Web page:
The U.S. Department of Agriculture announced that Black Hog Farms Inc. satisfied a $14,772 reparation order issued under the Perishable Agricultural Commodities Act involving unpaid produce transactions.
The East Palatka, Fla., company can continue operating in the produce industry upon applying for and being issued a PACA license. Jonathan Insetta and Luke A. Watkins were listed as the officers, directors and/or major stockholders of the business and may now be employed by or affiliated with any PACA licensee.
The USDA also announced that Aguigato LLC satisfied a $4,130 reparation order issued under the Perishable Agricultural Commodities Act (PACA) involving unpaid produce transactions.
The McAllen, Texas, company can continue operating in the produce industry upon applying for and being issued a PACA license. Erica Aguirre was listed as the sole
Terms of consent decision and order satisfied
In a complaint filed on April 21, 2020, the U.S. Department of Agriculture (USDA) alleged that Jones Potato Chip Co. of Mansfield, Ohio, failed to make full payment promptly in the total amount of $438,673 to four sellers for multiple lots of produce in violation of the Perishable Agricultural Commodities Act (PACA). In this case, Jones Potato Chip Co. paid sellers for produce, but not in a timely fashion in accordance with the PACA.
After the complaint was filed, USDA and Jones Potato Chip Co. entered into a consent decision and order in which Jones Potato Chip Co. agreed to pay a civil penalty in the amount of $5,000 for making untimely payments to sellers for produce purchases. As a result of Jones Potato Chip Co. satisfying the terms of the consent decision and order, the finding that it had committed repeated and flagrant PACA violations was permanently abated without further process and the case has been closed.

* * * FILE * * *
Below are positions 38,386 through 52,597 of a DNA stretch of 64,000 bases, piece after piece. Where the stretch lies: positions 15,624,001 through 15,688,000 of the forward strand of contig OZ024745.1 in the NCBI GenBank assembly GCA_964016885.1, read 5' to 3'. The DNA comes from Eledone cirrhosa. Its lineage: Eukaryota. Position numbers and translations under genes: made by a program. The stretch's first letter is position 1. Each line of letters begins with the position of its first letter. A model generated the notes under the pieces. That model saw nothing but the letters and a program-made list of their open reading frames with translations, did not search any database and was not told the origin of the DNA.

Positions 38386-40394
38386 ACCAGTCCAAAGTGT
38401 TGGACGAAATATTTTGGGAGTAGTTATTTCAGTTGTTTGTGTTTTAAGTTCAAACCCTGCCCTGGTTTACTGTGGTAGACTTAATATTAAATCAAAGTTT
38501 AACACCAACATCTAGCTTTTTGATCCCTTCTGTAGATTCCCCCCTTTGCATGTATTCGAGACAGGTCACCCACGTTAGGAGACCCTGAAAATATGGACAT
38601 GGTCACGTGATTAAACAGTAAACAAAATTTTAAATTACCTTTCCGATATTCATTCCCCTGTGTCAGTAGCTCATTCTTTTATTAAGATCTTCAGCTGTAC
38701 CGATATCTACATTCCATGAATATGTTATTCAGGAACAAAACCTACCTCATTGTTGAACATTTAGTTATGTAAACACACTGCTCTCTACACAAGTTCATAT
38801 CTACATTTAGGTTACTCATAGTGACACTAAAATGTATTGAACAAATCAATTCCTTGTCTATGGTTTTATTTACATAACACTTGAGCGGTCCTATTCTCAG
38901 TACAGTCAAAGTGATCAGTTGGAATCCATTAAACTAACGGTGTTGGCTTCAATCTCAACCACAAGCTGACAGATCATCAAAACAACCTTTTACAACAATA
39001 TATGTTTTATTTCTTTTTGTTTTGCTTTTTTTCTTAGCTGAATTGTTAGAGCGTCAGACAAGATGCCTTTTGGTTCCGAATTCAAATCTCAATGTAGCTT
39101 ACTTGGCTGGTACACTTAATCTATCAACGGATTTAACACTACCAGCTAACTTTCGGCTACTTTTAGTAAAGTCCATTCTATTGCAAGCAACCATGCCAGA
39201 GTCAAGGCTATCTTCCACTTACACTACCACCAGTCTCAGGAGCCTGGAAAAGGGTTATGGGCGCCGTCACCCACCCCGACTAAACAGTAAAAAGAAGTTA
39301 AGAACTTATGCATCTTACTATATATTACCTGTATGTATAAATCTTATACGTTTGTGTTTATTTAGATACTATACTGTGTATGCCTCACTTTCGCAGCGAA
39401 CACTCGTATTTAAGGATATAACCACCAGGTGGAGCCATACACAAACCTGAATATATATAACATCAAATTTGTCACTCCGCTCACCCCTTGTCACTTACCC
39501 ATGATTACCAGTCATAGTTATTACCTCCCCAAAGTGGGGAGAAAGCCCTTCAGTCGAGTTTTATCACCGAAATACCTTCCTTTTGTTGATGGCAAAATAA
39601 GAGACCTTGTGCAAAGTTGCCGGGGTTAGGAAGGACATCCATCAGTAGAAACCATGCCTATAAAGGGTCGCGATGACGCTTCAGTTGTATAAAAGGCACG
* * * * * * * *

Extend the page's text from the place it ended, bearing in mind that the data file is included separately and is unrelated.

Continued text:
PACA provides an administrative forum to handle disputes involving produce transactions; this may result in USDA’s issuance of a reparation order that requires damages to be paid by those not meeting their contractual obligations in buying and selling fresh and frozen fruits and vegetables. USDA is required to suspend the license or impose sanctions on an unlicensed business that fails to pay PACA reparations awarded against it as well as impose restrictions against those principals determined to be responsibly connected to the business when the order is issued. Those individuals, including sole proprietors, partners, members, managers, officers, directors or major stockholders, may not be employed by or affiliated with any PACA licensee without USDA approval.
Once a reparation order is fully satisfied and it is confirmed that there are not any outstanding unpaid awards, USDA lifts the employment restrictions of the previously named, responsibly connected individuals. USDA also requires any unlicensed company that fully satisfies all unpaid reparation awards to obtain a license if it continues to operate in the industry.
Click here for an overview of companies who previously violated PACA.